Charlotte Stephens, Research Correspondent, ME Association.
We show below brief summaries of the research studies about ME/CFS that have been published in the last week, followed by the abstracts from those studies.
This information has been included in the monthly update to the central Research Index which is freely available as a download.
The Index has now been updated to include all studies up to the 30th April 2020.
This is an A-Z index of the most important published research studies and selected key documents and articles, listed by subject matter, on myalgic encephalomyelitis or chronic fatigue syndrome (ME/CFS).
You can also find the Research Index in the Research section of the website together with a list of Research Summaries from the ME Association that provide lay explanations of the more important and interesting work that has been published to date.
ME/CFS Research Published 24th – 30th April 2020
This week, 3 new research studies have been published:
1. A study from researchers in California and Germany, with Dr Robert Naviaux as the co-senior author, finding possible HHV-6 reactivation in some people with ME/CFS, leading to structural changes in mitochondria which provide a level of protection against some viruses, but at the cost of drastically decreased cellular energy production. We will be producing a summary review on this study shortly.
2. Australian researchers explored patients experiences of a five-week aquatic exercise programme. They found that self-paced group aquatic exercise is a safe, enjoyable and effective mode of exercise rehabilitation for people with ME/CFS, with psychosocial benefits.
3. A review of metabolomics research (studying changes in metabolites that could serve as biomarkers of disease) in ‘central sensitivity syndromes’, including metabolomics research in ME/CFS.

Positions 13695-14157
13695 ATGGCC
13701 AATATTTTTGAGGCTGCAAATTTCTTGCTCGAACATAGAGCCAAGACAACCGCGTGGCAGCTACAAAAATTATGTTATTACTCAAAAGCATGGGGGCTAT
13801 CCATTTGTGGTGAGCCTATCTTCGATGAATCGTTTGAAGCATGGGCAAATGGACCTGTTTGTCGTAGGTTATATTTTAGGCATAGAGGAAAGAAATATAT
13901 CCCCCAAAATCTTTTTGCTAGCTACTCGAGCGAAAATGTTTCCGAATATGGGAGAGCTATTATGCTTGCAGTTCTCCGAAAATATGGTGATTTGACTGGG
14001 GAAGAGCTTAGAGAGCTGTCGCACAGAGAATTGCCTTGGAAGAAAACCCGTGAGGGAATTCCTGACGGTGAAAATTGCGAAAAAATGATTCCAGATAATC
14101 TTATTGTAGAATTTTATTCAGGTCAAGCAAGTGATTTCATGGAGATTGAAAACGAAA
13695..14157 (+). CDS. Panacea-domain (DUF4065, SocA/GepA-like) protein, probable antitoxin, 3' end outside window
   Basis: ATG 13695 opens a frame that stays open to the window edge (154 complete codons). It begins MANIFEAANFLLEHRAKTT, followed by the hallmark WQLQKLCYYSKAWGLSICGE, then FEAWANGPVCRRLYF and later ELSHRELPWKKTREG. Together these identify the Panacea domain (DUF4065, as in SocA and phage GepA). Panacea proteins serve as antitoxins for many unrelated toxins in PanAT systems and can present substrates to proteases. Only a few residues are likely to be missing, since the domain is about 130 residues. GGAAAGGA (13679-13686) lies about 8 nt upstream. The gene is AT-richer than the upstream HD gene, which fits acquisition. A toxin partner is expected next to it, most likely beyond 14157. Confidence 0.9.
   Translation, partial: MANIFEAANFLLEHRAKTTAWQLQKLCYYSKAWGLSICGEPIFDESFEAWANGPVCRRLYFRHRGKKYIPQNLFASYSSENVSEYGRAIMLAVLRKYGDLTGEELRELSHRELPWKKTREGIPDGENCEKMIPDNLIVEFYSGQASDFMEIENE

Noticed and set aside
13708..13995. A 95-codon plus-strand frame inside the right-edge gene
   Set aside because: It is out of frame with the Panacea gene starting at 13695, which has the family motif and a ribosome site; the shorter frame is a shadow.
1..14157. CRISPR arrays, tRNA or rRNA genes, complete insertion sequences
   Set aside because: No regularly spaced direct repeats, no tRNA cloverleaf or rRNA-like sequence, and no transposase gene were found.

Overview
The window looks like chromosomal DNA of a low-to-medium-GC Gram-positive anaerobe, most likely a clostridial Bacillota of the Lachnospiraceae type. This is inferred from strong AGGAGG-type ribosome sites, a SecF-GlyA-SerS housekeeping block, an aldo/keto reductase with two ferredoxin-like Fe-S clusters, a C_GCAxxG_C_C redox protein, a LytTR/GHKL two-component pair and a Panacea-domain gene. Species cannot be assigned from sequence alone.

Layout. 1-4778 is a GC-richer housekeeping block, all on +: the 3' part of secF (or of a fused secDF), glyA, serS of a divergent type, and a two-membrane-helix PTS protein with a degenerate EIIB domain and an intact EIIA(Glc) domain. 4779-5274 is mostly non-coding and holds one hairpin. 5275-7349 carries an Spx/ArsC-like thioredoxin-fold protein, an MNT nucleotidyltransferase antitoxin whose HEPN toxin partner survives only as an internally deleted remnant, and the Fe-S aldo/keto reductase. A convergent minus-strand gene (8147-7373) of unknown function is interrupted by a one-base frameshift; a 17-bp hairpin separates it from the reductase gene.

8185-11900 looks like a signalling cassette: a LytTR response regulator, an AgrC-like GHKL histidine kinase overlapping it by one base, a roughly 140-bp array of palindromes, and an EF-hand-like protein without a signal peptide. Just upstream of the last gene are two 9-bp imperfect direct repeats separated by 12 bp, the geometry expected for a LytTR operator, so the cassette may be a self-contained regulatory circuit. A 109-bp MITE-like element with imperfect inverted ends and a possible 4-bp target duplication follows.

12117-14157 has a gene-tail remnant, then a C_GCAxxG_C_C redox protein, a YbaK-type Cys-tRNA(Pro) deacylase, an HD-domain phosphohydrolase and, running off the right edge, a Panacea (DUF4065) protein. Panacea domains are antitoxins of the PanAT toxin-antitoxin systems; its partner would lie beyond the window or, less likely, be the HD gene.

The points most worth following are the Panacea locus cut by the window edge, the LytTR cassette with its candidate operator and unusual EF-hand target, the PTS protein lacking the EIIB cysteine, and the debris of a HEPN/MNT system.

ME/CFS Research References and Abstracts
1. Schreiner P et al. (2020)
Human Herpesvirus-6 Reactivation, Mitochondrial Fragmentation, and the Coordination of Antiviral and Metabolic Phenotypes in Myalgic Encephalomyelitis/Chronic Fatigue Syndrome.
ImmunoHorizons 4 (4): 201-215.
Myalgic encephalomyelitis/chronic fatigue syndrome (ME/CFS) is a multifactorial disorder with many possible triggers. Human herpesvirus (HHV)–6 and HHV-7 are two infectious triggers for which evidence has been growing.
To understand possible causative role of HHV-6 in ME/CFS, metabolic and antiviral phenotypes of U2-OS cells were studied with and without chromosomally integrated HHV-6 and with or without virus reactivation using the histone deacetylase inhibitor trichostatin-A.
Proteomic analysis was conducted by pulsed stable isotope labeling by amino acids in cell culture analysis. Antiviral properties that were induced by HHV-6 transactivation were studied in virus-naive A549 cells challenged by infection with influenza-A (H1N1) or HSV-1.
Mitochondria were fragmented and 1-carbon metabolism, dUTPase, and thymidylate synthase were strongly induced by HHV-6 reactivation, whereas superoxide dismutase 2 and proteins required for mitochondrial oxidation of fatty acid, amino acid, and glucose metabolism, including pyruvate dehydrogenase, were strongly inhibited.
Adoptive transfer of U2-OS cell supernatants after reactivation of HHV-6A led to an antiviral state in A549 cells that prevented superinfection with influenza-A and HSV-1. Adoptive transfer of serum from 10 patients with ME/CFS produced a similar fragmentation of mitochondria and the associated antiviral state in the A549 cell assay.